Human rights advocates have at times been critiqued for discounting or even undermining rights-holders’ efforts to promote change, constructing rights-holders as merely “victims” and adopting a “savior” mentality. Such practices risk increasing the marginalization and victimization of rights-holders, and at times can even recreate structural barriers to empowerment. But how have advocates responded to this critique in their practice? What have been some of the most difficult challenges to implementing a more critically-responsive form of practice, and how have advocates addressed those challenges?
Join us for a discussion with Jackie Dugard and Benjamin Hoffman who will address those questions, drawing upon the efforts of a group of advocates and rightsholders using strategic litigation to advance socio-economic rights in South Africa.
Jackie Dugard is an Associate Professor at the School of Law, University of the Witwatersrand. She served as a Senior Researcher at the Centre for Applied Legal Studies from 2004 to 2009, working on socio-economic rights-related research, advocacy and litigation. In Jan 2010, she co-founded and became the first Executive Director of the Socio-Economic Rights Institute of South Africa, a leading socio-economic rights NGO that engages in research, advocacy and litigation aimed at advancing access to socio-economic rights.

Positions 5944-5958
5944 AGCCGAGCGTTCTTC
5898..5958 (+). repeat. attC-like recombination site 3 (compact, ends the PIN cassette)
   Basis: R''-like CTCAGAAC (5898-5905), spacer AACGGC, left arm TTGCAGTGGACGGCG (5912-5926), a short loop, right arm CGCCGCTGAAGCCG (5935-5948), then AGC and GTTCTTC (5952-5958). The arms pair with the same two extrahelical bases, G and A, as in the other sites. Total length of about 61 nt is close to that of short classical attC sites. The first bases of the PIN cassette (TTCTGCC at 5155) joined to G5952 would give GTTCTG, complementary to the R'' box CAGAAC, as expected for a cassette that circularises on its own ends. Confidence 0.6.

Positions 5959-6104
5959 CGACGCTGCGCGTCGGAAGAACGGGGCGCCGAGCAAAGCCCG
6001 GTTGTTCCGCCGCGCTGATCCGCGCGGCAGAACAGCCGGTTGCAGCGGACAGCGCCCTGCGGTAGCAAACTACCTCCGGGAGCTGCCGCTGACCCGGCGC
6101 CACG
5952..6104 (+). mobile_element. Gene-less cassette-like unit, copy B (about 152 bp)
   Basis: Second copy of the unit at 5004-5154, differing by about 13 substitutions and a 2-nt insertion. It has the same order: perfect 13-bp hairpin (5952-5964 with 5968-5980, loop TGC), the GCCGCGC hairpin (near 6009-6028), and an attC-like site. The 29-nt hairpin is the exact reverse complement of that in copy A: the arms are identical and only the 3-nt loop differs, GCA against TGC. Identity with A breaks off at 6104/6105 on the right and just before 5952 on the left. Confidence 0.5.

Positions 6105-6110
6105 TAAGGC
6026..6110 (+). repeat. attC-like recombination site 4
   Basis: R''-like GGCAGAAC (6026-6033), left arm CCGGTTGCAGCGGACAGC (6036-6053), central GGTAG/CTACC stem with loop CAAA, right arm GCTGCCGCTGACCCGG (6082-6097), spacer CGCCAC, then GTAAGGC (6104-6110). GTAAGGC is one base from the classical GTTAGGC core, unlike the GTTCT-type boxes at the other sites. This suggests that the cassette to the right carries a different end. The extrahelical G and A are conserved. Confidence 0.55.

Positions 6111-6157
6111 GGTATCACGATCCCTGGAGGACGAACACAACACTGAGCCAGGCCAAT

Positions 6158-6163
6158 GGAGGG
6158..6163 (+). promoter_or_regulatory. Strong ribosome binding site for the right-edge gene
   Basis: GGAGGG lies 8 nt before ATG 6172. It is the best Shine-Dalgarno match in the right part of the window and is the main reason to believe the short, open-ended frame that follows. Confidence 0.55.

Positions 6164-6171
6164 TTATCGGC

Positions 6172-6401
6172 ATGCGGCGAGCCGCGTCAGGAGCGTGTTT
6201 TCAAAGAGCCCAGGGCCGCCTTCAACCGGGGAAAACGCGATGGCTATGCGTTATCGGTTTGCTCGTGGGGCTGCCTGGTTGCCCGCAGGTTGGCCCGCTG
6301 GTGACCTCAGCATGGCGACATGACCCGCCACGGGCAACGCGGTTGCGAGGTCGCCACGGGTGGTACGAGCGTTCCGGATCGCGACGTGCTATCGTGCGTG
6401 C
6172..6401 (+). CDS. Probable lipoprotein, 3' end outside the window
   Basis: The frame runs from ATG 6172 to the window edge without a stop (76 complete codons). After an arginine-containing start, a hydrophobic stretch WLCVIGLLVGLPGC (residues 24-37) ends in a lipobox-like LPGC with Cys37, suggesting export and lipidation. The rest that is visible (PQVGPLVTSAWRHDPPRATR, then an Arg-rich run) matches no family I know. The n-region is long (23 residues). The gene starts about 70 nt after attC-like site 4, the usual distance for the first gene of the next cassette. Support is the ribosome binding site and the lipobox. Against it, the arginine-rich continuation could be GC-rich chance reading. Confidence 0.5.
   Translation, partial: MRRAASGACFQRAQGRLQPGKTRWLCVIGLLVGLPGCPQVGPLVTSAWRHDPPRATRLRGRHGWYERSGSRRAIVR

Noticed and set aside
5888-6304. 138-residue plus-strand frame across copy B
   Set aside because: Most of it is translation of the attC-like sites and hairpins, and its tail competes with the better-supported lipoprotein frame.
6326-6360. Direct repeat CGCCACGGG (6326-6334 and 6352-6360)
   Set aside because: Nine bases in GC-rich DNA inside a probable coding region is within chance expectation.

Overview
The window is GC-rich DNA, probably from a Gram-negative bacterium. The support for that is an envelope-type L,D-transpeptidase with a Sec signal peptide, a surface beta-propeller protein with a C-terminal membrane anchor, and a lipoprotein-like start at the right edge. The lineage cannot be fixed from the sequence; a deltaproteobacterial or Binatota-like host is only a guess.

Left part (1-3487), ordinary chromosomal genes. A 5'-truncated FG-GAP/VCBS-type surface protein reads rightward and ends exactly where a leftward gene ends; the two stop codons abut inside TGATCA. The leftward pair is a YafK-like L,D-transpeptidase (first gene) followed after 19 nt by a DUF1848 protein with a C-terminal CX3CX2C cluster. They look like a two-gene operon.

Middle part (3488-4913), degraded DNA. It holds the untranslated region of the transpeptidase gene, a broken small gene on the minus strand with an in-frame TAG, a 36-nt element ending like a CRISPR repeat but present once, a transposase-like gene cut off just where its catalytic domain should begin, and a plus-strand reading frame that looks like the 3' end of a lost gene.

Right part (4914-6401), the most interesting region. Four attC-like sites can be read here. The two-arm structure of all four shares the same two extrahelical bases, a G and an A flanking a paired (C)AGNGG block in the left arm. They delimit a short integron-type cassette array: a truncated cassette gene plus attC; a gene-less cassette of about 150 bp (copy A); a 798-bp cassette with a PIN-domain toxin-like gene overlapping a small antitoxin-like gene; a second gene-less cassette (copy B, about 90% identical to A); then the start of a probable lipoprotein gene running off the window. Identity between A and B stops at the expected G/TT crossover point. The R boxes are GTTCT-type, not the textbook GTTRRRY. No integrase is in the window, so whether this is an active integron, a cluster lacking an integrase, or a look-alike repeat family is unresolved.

Benjamin Hoffman is Deputy Director of the Human Rights Clinic at Columbia Law School. Ben's work and scholarship focus on the integration of community collaboration and co-empowerment in transnational human rights advocacy strategies and methodology. Prior to joining Columbia, Ben worked with EarthRights International in Lima, Peru, providing litigation support to communities from the Andean-Amazonian region resisting the harmful consequences of resource extraction and mega-development projects. He received his J.D. from Harvard Law School and his B.A. from the University of California, Berkeley.
Introduction by Inga Winkler, Lecturer in Human Rights at the Institute for the Study of Human Rights.
This event will be livestreamed at: https://echo360.org/section/df524bd1-88f5-4f25-8e84-ae8eb61bed86/public.